Winter Sports Tips
Skiing and snowboarding are great sports that can be enjoyed in any weather provided you are prepared. Hopefully we can help make your experience on the mountain the most enjoyable. You are coming to the mountain to enjoy it. Being prepared can be the difference between having a good day and sitting inside.
What you need:
There are several things that we as “locals” have in our quiver of goods. These are items that we use on a regular basis and are on our list of things that everyone must have.
Everyone must own a set of goggles and not the cheapest thing you can find. Goggles not only protect your eyes from the obvious elements such as wind and snow but they allow you to see better. Goggles will highlight the terrain in bad or “flat” light conditions.
- Ok, you may think it looks cool to be in sunglasses on a snowy day. The fact is that you can’t see as well, your upper body tenses up and the avid skier wonders if you checked your common sense at the bottom of the lift.
- Goggles must have a double lense. A double lense goggle greatly reduces fogging. A double lense is two lenses that make up the goggle lense. To tell of your goggles have double lenses simply squeeze the goggle lense with your thumb and first finger. You will feel both lenses move.
- Better goggles work better. Plan on spending around $40 and up for goggles. A very high end set of goggles will cost $150. Not everyone needs these. The $40 price range is a goggle that has good features and lenses. The better the goggle the better it will resist fogging and see in flat light conditions.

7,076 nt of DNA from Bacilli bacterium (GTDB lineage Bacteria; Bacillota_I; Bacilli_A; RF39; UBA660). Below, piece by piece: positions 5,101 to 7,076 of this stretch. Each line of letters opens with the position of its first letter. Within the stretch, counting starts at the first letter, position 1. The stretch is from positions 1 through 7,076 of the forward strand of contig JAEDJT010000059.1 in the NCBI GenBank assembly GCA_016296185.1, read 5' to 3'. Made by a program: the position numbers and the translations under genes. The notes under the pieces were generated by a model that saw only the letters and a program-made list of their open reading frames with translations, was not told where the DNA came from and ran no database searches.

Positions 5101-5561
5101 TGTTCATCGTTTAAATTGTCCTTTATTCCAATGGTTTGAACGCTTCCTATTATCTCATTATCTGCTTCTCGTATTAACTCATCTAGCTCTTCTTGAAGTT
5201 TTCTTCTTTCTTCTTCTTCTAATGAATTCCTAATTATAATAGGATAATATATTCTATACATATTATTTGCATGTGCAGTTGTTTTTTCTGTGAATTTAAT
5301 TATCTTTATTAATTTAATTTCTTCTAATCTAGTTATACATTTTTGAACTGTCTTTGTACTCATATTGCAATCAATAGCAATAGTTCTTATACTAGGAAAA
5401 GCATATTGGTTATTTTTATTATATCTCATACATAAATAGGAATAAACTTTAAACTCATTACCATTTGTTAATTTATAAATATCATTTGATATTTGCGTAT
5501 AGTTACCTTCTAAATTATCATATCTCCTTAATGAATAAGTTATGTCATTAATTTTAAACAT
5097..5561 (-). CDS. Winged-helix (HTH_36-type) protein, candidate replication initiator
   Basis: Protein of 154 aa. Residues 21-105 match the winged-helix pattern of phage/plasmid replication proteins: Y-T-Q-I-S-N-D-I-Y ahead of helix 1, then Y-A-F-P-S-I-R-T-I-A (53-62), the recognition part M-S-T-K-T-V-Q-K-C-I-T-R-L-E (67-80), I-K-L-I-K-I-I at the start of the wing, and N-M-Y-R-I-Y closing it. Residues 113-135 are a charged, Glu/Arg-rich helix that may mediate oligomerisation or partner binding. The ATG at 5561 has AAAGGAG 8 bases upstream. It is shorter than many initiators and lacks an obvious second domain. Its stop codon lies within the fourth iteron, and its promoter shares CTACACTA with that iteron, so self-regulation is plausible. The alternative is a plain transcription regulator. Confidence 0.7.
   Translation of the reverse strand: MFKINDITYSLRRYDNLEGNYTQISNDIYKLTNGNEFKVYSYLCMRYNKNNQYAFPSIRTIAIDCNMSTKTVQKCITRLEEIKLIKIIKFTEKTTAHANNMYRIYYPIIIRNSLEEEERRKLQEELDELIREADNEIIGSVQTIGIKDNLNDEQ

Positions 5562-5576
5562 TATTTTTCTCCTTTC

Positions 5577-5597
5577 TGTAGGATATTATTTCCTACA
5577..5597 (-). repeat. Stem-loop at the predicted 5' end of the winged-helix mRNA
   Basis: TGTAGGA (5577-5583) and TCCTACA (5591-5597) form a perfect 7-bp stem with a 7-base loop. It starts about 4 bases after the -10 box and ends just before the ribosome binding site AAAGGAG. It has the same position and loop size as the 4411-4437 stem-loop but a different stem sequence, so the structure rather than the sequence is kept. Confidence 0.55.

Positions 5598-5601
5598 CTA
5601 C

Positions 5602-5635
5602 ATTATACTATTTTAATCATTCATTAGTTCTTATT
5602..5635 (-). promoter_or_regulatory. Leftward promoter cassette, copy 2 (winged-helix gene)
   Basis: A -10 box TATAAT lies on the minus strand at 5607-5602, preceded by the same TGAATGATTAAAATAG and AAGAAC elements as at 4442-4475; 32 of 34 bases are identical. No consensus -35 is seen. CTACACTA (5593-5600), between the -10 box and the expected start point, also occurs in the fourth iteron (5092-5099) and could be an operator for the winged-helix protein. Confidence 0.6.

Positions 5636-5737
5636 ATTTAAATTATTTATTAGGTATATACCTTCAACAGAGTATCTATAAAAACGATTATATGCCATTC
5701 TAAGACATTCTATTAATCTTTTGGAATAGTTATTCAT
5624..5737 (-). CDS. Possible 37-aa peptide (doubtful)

- Any goggle can fog. A few things that will help you. Don’t put your goggles on your hat. This will fog them immediately. Keep the top vents of the goggles free of snow or any other obstruction. Watch your breathing. If you are breathing and the warm air goes into your goggle it could fog. Breath away from the goggle. If they should fog pull the bottom of the goggle away from your face to increase air flow.
- Cleaning your goggle. Anything can scratch a goggle, even the nice soft chamios and bags they come in. When cleaning your goggle use light pressure and never a paper product. If in doubt, clean an area out of your field of vision just in case. If you should get snow in your goggles do not wipe it out as the snow crystals will scratch the lense. Tap it out and then allow the snow to melt when you go in for a break.
- Keep your goggles in the bag they came in. Also watch what you put them next to in your bag.
- Don’t lay them lense down when not in use. Enough said.
Hat or Helmet
- You can loose 20% or more of your body heat out of your head.
- Helmets, we wear them in case someone hits us! Many people think that they are not an expert and don’t need a helmet. You are more likely to fall as a novice or less experienced skier/snowboarder than the expert. Expert by the definition of the word is a more skilled user.
- Hats, on cold or semi cold days they just keep us warmer. The warmer we are the more likely that we are looser and more agile.
- This is an item that keeps your neck warm. On cold days you can pull it up over your face and nose. Other than goggles this may be the best $10 you will spend. You are warmer, more relaxed and will be able to enjoy the mountain better on any day it is cold or snowing. No, your high collar on your jacket does not do the same thing.
- Ski socks are designed to give you a better fit in your ski/snowboard boot and keep you warmer. You sock must come up out of the boot. It must hold it’s shape at all times and contain no or flat seems. Ribbed socks will sooner or later cause pain. It must not be made of cotton, unless of course you want your feet to freeze. Recommended materials are wool or a synthetic insulated material. Many people think they are alergic to wool when they have only used cheap wool that is abrasive and scratchy. Check out the higher quality wools and socks. They are soft and rarely cause any problems.